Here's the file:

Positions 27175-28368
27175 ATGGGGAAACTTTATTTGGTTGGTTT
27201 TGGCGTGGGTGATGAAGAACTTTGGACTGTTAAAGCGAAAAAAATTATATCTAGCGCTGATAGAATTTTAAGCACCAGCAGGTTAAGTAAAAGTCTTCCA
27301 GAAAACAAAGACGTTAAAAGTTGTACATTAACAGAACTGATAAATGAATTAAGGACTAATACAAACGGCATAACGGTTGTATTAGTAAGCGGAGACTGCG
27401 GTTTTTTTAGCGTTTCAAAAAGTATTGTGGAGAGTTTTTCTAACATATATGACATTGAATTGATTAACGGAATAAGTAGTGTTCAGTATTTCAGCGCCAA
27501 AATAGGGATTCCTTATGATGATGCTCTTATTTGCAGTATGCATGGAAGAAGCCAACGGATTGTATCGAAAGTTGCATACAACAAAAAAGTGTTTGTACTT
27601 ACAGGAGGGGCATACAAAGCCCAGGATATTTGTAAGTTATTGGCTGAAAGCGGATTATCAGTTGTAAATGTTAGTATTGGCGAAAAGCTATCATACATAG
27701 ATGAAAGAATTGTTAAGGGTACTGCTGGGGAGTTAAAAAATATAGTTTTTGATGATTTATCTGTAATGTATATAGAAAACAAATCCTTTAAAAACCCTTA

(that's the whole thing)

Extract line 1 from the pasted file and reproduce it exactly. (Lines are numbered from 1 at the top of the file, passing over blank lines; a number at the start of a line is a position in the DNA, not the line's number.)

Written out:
Positions 27175-28368